A: This is where my law degree comes in handy. I select the titles and the cases included for publication. Many of the first titles we published were compilations of landmark Supreme Court decisions. We now publish a variety of casebooks in ebook format for law professionals. There seems to be a demand as this type of book is, traditionally, a very bulky hardcover and very inconvenient to carry around. 
Q: Your blog is a member the Life List Club. Can you share with readers how this club works and what inspired you as a writer to become involved?
A: As a writer, blogging is important to me for two reasons. It gives me a convenient public outlet to publish short written pieces and it helps me build an audience.
The Life List Club encourages its bloggers to set public goals and report on their progress. The goals can be as weighty as the deadline to finish a novel or as frivolous as spending less time on twitter. On Fridays, we exchange guest posts on topics that interest us. Right now, it’s a small group and we are looking for new members. We are very happy that you will be joining us soon as a new member, Elizabeth.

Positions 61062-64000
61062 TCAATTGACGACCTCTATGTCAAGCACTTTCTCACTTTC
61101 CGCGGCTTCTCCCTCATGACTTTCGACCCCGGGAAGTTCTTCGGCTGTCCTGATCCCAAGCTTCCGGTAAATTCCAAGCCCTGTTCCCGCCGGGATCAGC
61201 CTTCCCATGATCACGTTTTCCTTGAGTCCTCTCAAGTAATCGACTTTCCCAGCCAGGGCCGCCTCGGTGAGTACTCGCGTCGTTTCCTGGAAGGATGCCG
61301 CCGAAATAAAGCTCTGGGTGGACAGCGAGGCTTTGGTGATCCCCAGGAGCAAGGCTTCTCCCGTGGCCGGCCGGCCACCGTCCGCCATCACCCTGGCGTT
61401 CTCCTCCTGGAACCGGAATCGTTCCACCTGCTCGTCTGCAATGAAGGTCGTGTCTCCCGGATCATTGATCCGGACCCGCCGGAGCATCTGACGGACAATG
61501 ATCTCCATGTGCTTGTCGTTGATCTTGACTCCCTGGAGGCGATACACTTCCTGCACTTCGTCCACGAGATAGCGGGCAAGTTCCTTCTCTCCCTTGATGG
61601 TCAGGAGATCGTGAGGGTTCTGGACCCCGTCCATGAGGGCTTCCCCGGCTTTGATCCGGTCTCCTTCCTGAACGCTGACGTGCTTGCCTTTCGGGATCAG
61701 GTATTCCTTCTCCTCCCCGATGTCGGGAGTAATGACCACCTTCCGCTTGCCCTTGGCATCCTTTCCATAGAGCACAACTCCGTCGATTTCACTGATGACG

Q: You both write and edit books. Which do you prefer?
A: I enjoy the editing work I do on a day to day basis. But the creative act of writing fiction is much more rewarding in the long run. I can’t wait to finish my novel and submit it to the editors. 
Do you have any special advice for budding writers?
A: The advice is to keep at it. Just start and keep writing. Not everything you write has to be published immediately. At first, it helps to have two or three seasoned editors who look over short writing samples. I have found this experience to be invaluable.